Brian Wolfman complains that this is a "pro-defendant" decision and it will certainly be spun that way. But it's important to recognize that it's also a pro-consumer decision. The same hellhole judges that ignore due process concerns of defendants when refusing to rule on personal jurisdiction issues or countenancing abusive expensive discovery or improperly certifying classes (on which, see this great Roger Parloff article) go on to ignore due process concerns of absent class members when the defendants facing this barrage of litigation pay Danegeld to go away. Miller County trial lawyers had collected hundreds of millions of dollars of legal fees from forum-shopped class-action settlements; the class members whom they purportedly represented likely didn't even get 10% as much. We'll never know because judges approved these settlements without inquiring into that figure, and refused defendants' attempts to conduct discovery in that area. It was the pro-consumer aspect of CAFA that led the Center for Class Action Fairness to file an amicus brief. Defendants win and consumers win; the only losers are rent-seeking plaintiffs' attorneys that had been running roughshod over the rights of both.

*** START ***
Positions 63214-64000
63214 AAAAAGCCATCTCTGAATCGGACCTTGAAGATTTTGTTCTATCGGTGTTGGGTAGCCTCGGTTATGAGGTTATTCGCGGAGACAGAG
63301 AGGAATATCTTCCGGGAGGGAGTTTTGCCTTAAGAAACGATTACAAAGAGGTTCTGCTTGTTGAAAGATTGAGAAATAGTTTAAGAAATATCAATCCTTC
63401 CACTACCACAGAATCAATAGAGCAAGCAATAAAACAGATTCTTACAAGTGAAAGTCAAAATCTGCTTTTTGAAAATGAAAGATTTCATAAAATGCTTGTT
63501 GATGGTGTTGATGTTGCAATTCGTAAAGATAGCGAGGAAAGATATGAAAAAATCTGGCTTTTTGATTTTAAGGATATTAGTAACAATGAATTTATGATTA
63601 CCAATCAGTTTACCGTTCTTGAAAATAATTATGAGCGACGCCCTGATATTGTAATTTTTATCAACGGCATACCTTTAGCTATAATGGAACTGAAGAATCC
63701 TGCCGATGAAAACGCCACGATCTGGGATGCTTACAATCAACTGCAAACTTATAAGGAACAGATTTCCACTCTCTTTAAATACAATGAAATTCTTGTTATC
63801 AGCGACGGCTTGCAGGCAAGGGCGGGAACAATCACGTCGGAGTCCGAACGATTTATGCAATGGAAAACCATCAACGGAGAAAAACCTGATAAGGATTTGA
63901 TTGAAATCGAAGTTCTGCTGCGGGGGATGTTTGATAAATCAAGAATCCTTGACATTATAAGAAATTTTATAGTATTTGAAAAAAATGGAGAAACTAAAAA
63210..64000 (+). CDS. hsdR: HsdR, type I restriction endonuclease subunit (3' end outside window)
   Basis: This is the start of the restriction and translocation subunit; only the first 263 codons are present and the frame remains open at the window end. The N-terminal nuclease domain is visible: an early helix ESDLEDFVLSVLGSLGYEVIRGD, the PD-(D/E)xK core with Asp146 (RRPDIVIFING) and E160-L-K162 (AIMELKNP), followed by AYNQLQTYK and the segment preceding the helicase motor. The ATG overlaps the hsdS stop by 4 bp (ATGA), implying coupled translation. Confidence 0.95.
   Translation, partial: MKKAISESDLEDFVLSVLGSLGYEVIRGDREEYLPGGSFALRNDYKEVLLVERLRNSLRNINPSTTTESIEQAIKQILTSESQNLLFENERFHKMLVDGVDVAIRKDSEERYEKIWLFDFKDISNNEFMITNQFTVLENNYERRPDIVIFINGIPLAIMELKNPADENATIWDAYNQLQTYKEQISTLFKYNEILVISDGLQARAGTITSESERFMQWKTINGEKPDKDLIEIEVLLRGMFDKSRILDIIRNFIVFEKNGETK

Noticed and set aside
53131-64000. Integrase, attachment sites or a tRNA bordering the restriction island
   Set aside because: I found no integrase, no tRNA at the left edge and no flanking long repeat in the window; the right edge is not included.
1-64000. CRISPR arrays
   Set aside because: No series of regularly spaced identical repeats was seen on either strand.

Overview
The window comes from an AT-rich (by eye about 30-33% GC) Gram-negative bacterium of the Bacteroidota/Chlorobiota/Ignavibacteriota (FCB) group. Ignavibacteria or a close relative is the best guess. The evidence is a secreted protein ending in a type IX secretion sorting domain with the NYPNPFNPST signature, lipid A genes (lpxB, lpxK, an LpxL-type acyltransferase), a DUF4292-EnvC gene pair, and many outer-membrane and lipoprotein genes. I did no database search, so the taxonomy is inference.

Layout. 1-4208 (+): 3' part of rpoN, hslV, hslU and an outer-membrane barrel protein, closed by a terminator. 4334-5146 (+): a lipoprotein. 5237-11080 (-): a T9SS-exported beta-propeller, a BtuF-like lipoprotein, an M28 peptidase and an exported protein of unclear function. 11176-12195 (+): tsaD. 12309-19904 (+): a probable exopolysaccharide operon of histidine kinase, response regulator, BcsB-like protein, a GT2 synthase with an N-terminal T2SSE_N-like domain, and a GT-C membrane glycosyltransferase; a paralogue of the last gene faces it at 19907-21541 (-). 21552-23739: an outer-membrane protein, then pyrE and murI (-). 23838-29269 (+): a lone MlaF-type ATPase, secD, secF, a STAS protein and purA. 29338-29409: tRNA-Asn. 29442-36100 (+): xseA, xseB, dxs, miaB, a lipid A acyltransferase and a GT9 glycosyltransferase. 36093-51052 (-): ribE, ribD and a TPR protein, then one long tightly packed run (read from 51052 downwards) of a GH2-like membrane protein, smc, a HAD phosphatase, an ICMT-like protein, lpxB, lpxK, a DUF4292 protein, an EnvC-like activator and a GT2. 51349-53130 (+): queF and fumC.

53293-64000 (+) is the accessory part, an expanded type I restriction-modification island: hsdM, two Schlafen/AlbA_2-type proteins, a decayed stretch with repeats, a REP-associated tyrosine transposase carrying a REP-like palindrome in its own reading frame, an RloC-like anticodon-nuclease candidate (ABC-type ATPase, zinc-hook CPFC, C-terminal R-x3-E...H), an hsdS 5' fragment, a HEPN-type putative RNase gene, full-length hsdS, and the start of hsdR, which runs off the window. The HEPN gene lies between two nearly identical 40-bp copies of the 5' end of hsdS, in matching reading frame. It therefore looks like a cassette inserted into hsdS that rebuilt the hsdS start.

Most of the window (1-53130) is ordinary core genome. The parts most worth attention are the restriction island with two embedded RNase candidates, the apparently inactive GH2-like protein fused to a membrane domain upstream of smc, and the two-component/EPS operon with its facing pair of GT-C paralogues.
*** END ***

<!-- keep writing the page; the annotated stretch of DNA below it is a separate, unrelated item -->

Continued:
Andrew Trask has good analysis and points out that the Supreme Court has once again rejected the entity theory of class actions. As I note in my MI white paper, the class action is a procedural device that can't be used to affect individuals' substantive rights. It makes a difference: given that the Supreme Court has repeatedly rejected an "entity" theory of class actions, it implies that class action settlements that favor third parties—i.e., cy pres recipients, or non-class-beneficiaries of future injunctive relief—over class members are inappropriate.